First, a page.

Tiger Lilly Leaf Yellowing

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Our tiger lilly beds have grown thicker than ever thanks to a mild winter and deer spray, but over the past week the lower leaves have begun to turn yellow in one of our larger beds. (Plants in the other beds appear fine.) We've had a couple of unusually cool nights (upper-30s) and the temps have been cooler than normal overall since early April, but the plants showed now signs of stress until now. April was significantly wetter than average and, while the rain subsided over the past couple weeks, we're certainly not dry. I fed the plants in March with a dry fertilizer (Holly-tone), but they've done fine in years when I haven't fed at all. I've posted some pics below and would appreciate thoughts on what is going on and what I can do to help them. Thanks!
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No need for Holly-tone fertilizer until mid summer. Your plants are suffering from a cold and wet season and when you gave it Holly-tone fertilizer it caused the yellowing leaves. The good thing is your plants will be ok in the next few weeks, as the temps warm up and the soil dries. So be patient and hang in there. .
 
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The yellowing of the leaves has spread and worsened. The center of the plants are still green, but most outer and lower leaves have turned yellow/brown. I don't think the weather has been particularly unusual; a bit less rainfall than usual, but no heat (until today). No sign of aphids or other pests. Should I try
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a fungicide?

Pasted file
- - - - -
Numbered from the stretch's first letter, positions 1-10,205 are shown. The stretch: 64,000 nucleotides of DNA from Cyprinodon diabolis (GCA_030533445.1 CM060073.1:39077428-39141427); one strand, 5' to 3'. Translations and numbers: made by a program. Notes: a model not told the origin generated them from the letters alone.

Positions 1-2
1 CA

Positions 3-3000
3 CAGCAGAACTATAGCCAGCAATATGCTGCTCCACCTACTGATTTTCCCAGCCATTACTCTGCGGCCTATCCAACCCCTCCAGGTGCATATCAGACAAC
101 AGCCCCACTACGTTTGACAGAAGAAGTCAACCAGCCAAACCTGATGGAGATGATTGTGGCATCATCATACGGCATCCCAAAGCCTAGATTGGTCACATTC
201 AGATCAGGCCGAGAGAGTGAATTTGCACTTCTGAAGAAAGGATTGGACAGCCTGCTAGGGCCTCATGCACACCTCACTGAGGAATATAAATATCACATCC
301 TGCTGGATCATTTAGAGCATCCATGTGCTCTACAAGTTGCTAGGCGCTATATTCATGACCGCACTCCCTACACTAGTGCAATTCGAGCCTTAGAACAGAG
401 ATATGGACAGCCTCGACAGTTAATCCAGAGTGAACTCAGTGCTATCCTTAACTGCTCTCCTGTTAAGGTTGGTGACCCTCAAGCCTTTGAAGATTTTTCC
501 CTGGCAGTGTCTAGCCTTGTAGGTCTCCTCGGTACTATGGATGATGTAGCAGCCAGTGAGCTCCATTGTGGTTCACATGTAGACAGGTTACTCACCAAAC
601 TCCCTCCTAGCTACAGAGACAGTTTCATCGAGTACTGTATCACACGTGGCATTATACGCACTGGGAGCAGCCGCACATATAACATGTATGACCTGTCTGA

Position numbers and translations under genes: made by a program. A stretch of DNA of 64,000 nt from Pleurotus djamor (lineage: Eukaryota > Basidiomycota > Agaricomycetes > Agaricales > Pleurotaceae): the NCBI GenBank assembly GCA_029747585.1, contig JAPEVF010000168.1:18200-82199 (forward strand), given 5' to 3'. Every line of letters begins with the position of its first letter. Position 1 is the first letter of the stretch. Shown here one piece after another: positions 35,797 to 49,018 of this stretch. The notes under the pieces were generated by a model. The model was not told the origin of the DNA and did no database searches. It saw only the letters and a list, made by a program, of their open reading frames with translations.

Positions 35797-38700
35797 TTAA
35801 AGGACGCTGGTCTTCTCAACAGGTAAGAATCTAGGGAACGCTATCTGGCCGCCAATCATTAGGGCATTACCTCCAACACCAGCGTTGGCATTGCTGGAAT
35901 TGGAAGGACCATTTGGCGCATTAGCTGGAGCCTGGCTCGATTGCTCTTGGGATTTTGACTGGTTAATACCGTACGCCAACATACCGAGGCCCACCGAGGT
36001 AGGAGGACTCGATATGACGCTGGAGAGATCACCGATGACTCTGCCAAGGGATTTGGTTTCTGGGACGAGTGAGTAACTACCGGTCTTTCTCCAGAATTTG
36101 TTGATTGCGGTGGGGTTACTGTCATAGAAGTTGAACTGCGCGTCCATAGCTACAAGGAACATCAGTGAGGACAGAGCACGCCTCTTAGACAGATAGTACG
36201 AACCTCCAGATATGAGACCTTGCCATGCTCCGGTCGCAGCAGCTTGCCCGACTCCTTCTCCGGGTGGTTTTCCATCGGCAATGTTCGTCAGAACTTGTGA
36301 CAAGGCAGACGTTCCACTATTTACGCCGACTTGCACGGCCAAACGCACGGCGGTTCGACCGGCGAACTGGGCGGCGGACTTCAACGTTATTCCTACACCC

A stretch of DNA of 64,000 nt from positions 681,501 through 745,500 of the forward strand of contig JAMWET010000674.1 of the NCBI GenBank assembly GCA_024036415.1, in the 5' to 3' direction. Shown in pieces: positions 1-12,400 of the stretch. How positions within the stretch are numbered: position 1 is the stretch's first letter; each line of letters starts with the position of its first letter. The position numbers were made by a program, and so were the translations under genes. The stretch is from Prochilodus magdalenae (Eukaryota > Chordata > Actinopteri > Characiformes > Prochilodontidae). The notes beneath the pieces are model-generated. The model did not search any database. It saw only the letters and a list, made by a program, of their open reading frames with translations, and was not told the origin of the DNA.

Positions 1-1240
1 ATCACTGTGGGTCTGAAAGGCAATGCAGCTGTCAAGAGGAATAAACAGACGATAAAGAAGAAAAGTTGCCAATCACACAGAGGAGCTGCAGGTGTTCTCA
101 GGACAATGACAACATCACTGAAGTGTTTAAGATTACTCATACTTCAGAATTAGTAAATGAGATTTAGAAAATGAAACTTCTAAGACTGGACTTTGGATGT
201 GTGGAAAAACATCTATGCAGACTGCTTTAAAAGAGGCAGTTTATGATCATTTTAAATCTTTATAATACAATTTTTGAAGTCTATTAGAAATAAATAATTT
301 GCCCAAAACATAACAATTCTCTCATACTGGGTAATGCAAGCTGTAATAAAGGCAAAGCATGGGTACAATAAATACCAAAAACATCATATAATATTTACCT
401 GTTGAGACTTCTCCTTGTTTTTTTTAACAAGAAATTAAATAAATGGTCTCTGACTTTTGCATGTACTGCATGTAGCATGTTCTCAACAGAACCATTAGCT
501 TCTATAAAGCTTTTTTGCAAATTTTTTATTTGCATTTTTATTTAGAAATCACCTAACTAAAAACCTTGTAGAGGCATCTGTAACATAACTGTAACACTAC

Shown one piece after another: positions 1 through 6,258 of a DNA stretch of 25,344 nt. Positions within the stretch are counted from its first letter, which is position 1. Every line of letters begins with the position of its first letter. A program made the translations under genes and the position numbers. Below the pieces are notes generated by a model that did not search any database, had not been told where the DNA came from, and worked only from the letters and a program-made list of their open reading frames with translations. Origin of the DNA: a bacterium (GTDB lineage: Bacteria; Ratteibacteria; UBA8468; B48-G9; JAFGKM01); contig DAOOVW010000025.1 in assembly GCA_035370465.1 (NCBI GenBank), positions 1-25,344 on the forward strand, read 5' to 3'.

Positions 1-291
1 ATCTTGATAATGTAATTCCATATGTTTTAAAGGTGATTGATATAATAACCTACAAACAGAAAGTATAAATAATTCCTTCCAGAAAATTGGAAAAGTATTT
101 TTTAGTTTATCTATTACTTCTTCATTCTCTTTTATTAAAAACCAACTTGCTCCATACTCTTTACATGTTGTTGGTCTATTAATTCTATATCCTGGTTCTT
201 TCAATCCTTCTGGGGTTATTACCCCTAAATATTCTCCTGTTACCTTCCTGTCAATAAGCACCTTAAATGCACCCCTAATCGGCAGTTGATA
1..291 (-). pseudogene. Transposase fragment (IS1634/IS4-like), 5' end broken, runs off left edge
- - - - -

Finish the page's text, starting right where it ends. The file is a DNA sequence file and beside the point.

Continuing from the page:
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Take a hand trowel and dig down about hand deep and get a feel of the soil. If its bone dry then water, if its wet then wait and allow the soil to dry. Too much or too little water is the #1 reason that can cause leaf yellowing with tiger lily. The photos above showing your green blades are too healthy and green to be nutrient problem. That's why I suspect watering issue.
 
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I think I got to the bottom of it. Spider mites! When I raised this issue again with my local nursery, their plant expert said that spider mites have been a big problem this year in Maryland. I went out to look more closely at the leaves and, sure enough, found a little red dot on one of them. I bought some organic spray and doused the plants. Fingers crossed.

I didn't think it was a watering issue because (1) the soil was neither soaked nor bone dry and in the past, our lilies have proven very resilient to both conditions and (2) the problem was spreading rather than effecting all the plants simultaneously.
 
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The red spotted spider mite is a very hard to kill and will need to be sprayed ever 3 days up to 12 days to get the freshly hatched eggs. They love a hot and dry environments. However, I don't think its spider mites because you would see webs, and speckled bites on the blades. The two most common and recognizable diseases causing the most lily plant problems are Basal Rot, and Botrytis blight. Basal Rot is more destructive to the entire plant. As a result, it attacks not only the stem but the bulb, also. Dig up a lily bulb and stem of the infected plant and post it so I can get a look at it.
 
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It is definitely mites. I went to look at them just now and they are absolutely covered. I sprayed "Captain Jack's Deadbug" on them last evening and again just now. Given all of the lizards, snakes and beneficial insects that live among the lilies, I'm holding off on using something more toxic. We'll see how it goes.
 

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